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Rich Mazzolini Jeff Thompson Vic Lawson Kyle Wisniewski

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1 Rich Mazzolini Jeff Thompson Vic Lawson Kyle Wisniewski
Ext4 – Linux Filesystem Rich Mazzolini Jeff Thompson Vic Lawson Kyle Wisniewski

2 Beginnings and Ext2 EXT: Extended File System
First one created in 1992 for Linux EXT2 created one year after EXT XIAFS also created at the time, but lost to EXT2 due to EXT2’s better longevity and flexibility. EXT2 expanded the maximum filesystem size from 2 GB to 32 TB.

3 EXT3 In 2001 EXT3 was created to enable journaling within the filesystem. Journaling: writing all filesystem changes to a temporary location, or journal, before writing permanently to the filesystem. Allows for better recovery. EXT2 can be converted to EXT3 without having to backup and restore file.

4 EXT4 Not an entirely new filesystem, but rather a fork of EXT3.
Main improvements: Journal Checksums and delayed allocation of memory This meant the system waits until right before it writes the file permanently to allocate memory. This allows for better decision making. EXT4 is backwards compatible with all other versions of EXT. EXT4 accepts up to 1 exbibyte (260 bytes) volume sizes

5 Features of Ext4 Compatibility
Existing Ext3 systems can be updated to Ext4 by running only a few commands, however only new data will be stored in the new data structures Larger filesystems and larger file sizes Filesystems can be a maximum of 1 EiB Files can be as large as 16TiB More subdirectories Ext4 allows for subdirectories

6 Features of Ext4(cont.) Extents
An extent tells the filesystem how many subsequent physical blocks are used by the file This allows to allocate the file into an extent of that size, rather than mapping each individual block IE a 100MB file can be a single extent or a mapping of blocks at a block size of 4KB

7 Features of Ext4(cont.) Multiblock allocation
Ext3 would call an allocator for each block Ext4 only calls the allocator once for each file Returning to the previous example: A 100MB file would need to call the allocator times for each individual block in Ext3 In Ext4, the allocator is called only once to allocate the blocks

8 Features of Ext4(cont.) Delayed Allocation Fast fsck
Allocation is delayed until the file is being written to the disk In Ext3 the allocation happened as soon as possible, even if the file was to sit in cache for some time Fast fsck In Ext4, fsck does not check unused inodes, speeding up this command greatly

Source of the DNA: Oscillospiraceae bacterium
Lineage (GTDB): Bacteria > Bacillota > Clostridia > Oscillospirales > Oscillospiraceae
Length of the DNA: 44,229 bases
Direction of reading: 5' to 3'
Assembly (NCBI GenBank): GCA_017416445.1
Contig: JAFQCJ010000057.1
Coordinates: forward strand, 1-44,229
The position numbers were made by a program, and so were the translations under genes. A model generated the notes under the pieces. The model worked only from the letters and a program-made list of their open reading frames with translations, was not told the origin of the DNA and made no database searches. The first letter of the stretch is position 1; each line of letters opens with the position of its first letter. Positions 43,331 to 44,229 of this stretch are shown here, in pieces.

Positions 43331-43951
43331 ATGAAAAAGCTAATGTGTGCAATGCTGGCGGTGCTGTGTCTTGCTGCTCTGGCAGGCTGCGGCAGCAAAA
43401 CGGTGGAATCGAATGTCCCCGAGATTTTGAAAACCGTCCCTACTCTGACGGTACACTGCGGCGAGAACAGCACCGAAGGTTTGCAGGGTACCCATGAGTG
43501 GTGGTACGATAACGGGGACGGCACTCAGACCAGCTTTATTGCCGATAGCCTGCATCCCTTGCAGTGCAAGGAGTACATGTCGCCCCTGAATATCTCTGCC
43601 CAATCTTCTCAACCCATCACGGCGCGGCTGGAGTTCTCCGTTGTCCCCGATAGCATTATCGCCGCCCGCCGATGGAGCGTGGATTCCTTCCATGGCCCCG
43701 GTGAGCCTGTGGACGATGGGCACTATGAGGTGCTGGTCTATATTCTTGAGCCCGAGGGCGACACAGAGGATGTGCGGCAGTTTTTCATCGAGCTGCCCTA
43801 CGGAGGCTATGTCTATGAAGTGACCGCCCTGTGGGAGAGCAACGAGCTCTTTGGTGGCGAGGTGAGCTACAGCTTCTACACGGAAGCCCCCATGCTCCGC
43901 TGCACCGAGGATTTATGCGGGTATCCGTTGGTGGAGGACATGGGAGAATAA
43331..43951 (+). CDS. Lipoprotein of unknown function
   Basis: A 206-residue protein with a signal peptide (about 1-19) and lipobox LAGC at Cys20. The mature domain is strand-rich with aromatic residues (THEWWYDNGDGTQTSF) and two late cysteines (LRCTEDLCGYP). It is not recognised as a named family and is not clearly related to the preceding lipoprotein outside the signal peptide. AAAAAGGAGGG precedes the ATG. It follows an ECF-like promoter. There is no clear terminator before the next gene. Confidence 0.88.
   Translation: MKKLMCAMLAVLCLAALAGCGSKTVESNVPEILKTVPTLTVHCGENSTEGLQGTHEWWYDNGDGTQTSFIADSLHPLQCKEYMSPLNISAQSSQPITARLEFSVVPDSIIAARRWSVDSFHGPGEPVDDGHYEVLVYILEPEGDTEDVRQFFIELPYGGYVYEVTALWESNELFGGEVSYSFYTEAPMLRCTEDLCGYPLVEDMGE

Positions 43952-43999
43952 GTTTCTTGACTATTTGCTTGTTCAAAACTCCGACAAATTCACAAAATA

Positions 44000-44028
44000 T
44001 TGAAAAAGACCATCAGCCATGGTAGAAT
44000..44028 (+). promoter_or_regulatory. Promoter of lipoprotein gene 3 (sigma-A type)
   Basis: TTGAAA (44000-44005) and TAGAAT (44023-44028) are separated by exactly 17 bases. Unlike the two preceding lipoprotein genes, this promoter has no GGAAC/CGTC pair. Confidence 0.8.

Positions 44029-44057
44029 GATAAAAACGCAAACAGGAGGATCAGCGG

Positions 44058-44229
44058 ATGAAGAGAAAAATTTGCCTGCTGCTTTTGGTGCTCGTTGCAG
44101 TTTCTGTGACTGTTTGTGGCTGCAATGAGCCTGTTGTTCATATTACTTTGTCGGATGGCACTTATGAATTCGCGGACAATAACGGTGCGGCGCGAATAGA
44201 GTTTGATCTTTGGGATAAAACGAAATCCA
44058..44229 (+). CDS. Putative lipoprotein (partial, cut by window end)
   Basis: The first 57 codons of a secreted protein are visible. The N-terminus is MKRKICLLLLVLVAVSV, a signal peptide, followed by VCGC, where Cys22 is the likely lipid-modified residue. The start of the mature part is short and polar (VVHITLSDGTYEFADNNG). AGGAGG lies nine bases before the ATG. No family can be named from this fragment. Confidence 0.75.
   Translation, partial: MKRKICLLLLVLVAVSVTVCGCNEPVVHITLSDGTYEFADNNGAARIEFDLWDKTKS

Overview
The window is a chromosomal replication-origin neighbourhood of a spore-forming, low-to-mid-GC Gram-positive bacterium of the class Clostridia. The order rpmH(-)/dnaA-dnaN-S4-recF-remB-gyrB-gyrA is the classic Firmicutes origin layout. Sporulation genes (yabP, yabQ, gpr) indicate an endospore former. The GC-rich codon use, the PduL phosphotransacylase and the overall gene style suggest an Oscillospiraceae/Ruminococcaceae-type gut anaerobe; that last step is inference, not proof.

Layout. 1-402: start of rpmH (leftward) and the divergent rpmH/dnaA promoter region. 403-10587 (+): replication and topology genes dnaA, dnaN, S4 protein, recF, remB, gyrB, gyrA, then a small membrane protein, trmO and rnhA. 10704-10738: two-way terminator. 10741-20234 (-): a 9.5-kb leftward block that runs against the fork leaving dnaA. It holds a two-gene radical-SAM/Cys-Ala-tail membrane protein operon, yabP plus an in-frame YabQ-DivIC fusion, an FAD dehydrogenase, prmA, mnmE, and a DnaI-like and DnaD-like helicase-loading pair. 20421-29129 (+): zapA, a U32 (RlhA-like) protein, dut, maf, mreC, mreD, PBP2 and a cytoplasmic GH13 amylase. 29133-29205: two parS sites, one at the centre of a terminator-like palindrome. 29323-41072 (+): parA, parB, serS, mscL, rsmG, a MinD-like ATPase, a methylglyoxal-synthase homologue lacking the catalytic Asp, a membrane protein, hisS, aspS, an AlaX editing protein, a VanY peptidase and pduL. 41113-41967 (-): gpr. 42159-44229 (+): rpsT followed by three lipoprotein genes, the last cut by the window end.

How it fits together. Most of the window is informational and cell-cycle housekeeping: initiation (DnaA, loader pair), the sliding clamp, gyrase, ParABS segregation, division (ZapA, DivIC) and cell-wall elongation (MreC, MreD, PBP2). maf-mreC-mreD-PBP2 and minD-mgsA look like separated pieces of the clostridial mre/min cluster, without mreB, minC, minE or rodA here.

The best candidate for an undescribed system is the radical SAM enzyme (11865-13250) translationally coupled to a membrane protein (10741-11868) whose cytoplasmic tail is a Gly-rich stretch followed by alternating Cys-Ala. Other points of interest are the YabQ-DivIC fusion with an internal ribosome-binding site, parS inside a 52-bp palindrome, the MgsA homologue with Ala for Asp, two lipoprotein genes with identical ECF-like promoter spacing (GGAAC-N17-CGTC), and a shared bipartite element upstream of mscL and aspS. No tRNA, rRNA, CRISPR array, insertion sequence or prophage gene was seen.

9 Features of Ext4(cont.) Journal Checksumming “No Journaling” Mode
Ext4 uses checksumming to make sure that the journal blocks are not failing or corrupting. The journal blocks are some of the most used on the disk which means that they are more prone to hardware failures. “No Journaling” Mode Ext4 allows for the disabling of the journal to remove the little of overhead that it takes

10 Features of Ext4(cont.) Online Defragmentation Inodes
Allows for defragmentation while a filesystem is still in use Inodes Ext4 has a larger default inode size, allowing for more information about each file Ext4 will automatically reserve several inodes when a directory is created in anticipation of the directory holding files Ext4 uses nanosecond resolution timestamps over Ext3 use of second resolution timestamps

11 Features of Ext4(cont.) Persistant Preallocation Barriers
Ext4 and later kernel versions of Ext3 allow applications to reserve space for tasks without having to write the data immediately An example would be a file download that may take hours. The space is already allocated as the data comes in Barriers On by default. A barrier forbids any writing of data passed the barrier until all data before the barrier has been committed.

12 Ext4 Design Design for ext4 (on-disk format) Ext4 Extents
Ext3 default w/ large file system scalability On-disk format change corruption Multi-block allocation delayed allocation Ext4 Extents Set of logically contiguous blocks w/i a file External References

13 Ext4 Disk Layout (Overview)
array of logical blocks: reduces overhead, increases throughput Each files block stored within same group Layout (redundant superblock and group blocks) Flexible block groups (multiple block groups tied together) Meta block groups (cluster block groups in single disk block) lazy block groups (uninitialize inode bitmap/table) Special i-nodes (defective blocks, root, boot loader,…) Block and inode Allocation (locality, delayed allocation, keep inode, directory, block group in same group Checksums (detect/isolate errors) Bigalloc (allocate disk blocks in multiple blocks-reduce frag) Group 0 Padding ext4 Super Block Group Descriptors Reserved GDT Blocks Data Block Bitmap inode Bitmap inode Table Data Blocks 1024 bytes 1 block many blocks many more blocks